- Gaurav Saini 23-09-2016
As India will take on to New Zealand on 22nd September, it will be the 500th test match that India plays and hence a landmark. After hosting two IPL matches, earlier this year Kanpur’s Green park stadium is set to host India vs New Zealand 2016, the first test match. People have booked themselves to watch the historic match which would surely be bit extra ordinary from the rest of the test matches which India has played till date. Not only the cricketers but it would be an overwhelming moment for the cricket lovers also. The young brigade under the captaincy of Virat Kohli is peaking to play the match along with series.
Cricket was introduced to India by European merchant sailors in the 18th century and the first cricket club in India was established in Calcutta in 1792, India’s national cricket team did not play its first test match until 25th June,1932 at Lord’s, becoming the sixth team to be granted Test cricket status. In these 84 years the shape of cricket has totally changed. Albeit in other formats of cricket apart from test there has been a stupendous change but test matches continues with wee changes. But it is the time to celebrate a country’s gradual growth in the longest format of cricket matches. India's first ever Test victory came against England at Madras in 1952 and their first series victory was against Pakistan later the same year.
C.K Naydu was India’s first ever test match captain and from then many Indian players who are everyone’s favorite got the chance to become the test captain. To name a few, Sunil Gavaskar, Bishan Singh Bedi, Kapil Dev, Saurav Ganguly, Sachin Tendulkar, Ravi Shastri, Rahul Dravid, Anil Kumble, Mahendra Singh Dhoni and the present captain Virat Kohli. There was a time when Sachin Tendulkar, Rahul Dravid, VVS Laxman, Virender Sehwag, Zaheer Khan, Sourav Ganguly were the gold generation for India.
M.S Dhoni was the first of a new era of players to break through from smaller, less traditional cricket centres and for a period India was the world’s best team. In these 84 years Indian test team has made some marvelous records and enjoys the milestones. In 2004, explosive batsman Virender Sehwag smashed the first test triple century by an Indian at a rate that left people startled – his innings of 309 runs came off a mere 375 deliveries. Let us look at some of the major innovations which has taken place in test matches in the span of 138 years.
Underarm was the norm until 1864, when the MCC allowed overarm bowling. It was widely used by the time of the first Test in 1877, but some players still bowled underarm or roundarm. Underam bowling was banned in all crickets after Trevor Chappell's infamous delivery in an ODI against NZ in 1981. Modern rules prohibit bowling arms bent more than 15 degrees.
Now the officials can call off the match if the pitch is uncovered during rain or in a precarious condition . Even after the day’s play the pitch curator covered the pitch and maintains it.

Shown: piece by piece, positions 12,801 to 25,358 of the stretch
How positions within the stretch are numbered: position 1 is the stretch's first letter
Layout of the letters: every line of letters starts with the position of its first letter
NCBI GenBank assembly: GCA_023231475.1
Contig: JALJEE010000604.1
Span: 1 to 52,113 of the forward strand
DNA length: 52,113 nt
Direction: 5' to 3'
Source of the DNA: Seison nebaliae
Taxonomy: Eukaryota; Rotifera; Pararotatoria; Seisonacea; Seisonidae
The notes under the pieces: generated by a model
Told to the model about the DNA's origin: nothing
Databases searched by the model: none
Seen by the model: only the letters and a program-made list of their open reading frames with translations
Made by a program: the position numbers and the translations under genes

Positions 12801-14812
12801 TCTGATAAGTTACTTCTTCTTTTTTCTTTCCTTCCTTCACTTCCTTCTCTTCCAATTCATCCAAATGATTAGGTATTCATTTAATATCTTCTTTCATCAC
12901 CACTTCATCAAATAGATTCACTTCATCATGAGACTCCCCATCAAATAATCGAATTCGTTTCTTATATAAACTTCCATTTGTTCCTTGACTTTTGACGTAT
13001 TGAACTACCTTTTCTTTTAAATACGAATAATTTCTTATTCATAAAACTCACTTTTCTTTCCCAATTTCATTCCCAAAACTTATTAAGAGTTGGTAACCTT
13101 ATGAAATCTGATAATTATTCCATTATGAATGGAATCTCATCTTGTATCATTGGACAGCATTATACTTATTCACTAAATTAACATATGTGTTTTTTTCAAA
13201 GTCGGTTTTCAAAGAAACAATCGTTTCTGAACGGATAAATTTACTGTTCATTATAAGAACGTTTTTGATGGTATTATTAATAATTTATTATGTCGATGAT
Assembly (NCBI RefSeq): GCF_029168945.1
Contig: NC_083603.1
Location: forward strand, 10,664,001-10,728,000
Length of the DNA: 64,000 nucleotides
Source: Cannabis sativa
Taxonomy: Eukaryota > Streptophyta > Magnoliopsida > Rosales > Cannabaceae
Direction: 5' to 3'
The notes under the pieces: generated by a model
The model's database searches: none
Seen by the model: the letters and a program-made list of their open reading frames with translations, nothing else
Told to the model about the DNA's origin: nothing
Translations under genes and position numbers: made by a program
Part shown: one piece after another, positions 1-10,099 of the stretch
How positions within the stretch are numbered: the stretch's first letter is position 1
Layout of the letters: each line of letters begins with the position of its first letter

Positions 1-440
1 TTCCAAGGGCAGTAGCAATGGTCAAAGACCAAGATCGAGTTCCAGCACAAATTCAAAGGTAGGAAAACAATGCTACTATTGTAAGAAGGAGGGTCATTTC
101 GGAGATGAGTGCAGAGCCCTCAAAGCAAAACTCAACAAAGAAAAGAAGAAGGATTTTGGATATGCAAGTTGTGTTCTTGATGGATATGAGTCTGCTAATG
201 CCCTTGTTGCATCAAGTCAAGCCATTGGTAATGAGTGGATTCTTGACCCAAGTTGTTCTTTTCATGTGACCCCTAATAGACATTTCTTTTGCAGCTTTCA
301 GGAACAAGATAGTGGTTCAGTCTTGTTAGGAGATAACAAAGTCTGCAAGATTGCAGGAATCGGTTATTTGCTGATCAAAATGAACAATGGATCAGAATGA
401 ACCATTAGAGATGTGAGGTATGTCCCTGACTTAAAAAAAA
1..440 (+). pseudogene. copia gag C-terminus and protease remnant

There was a time when test matches used to last for six days, four days and even three days. Surprisingly, there used to be even timeless tests matches. But it ended after South Africa and England played out a 10 day draw in 1939. The South African board wanted to play an 11th day but the tourists had a ship to catch. But today a test match can last for five days. The six-ball over has been the standard since 1979-80. Until then overs varied between four, five, six and eight deliveries. Australia used eight-ball overs between 1936 and 1979.
To wear the helmet is obligatory for all batsman’s now and helmets have been redesigned endless times, most recently following Phillip Hughe’s death. Many years before Tony Greig and Dennis Amiss used modified motorcycle helmets.
Earlier there was no third umpire, the first umpire used to take all the decisions. But from 1992 third umpires were introduced and on field umpire can now refer the decision to the third umpire in case of run out or for that matter the third umpire can also check whether a ball has hit the ground before being caught.
Day Night Tests
To boost the popularity of cricket and capitalize on prime time tv ad revenues, Cricket Australia led the way in introducing the first day-night test match in Adelaide in 2015 in which Australia defeated New Zealand by three wickets.
Notwithstanding this today very often we hear people to say “Kya yaar ab to test match me bhi 50-50 ki tara run bante hain”( What’s this manner, today runs are scored in test matches as that of 50 overs match). The rules of cricket provide that a bat cannot be wider than 4.25 inches and no longer than 38 inches. However, a report by Imperial College London, commissioned by the MCC, found that the length and thickness of bats had increased over time. These results in giving significant advantage to batsman and these changes to bats have been seen as one of the reason for bigger and higher records. For instance fastest ODI century (31 balls by AB Devilliers) and the highest score in ODI cricket (264 off 173 balls by Rohit Sharma)
So 500 is just a number, India still has to cross a challenging ladder to regain its place as the leader or number one country in test cricket. Currently it is number two in test rankings. Undoubtedly modern test cricket is engrossing and shows a news extermination with physical and mental preparation in the minds of players. Today players are more skilful, audacious and courageous to face any situation in the matches. But on a sad side, India has yet to win a series in South Africa. It has only ever won a single series in Pakistan. It has not won a series in England since 2007. It has lost more tests in New Zealand and Sri Lanka than it has won. The only place where it can be said to win abroad reliably is the West Indies which is currently at its lowest tide and has not beaten India since 2002.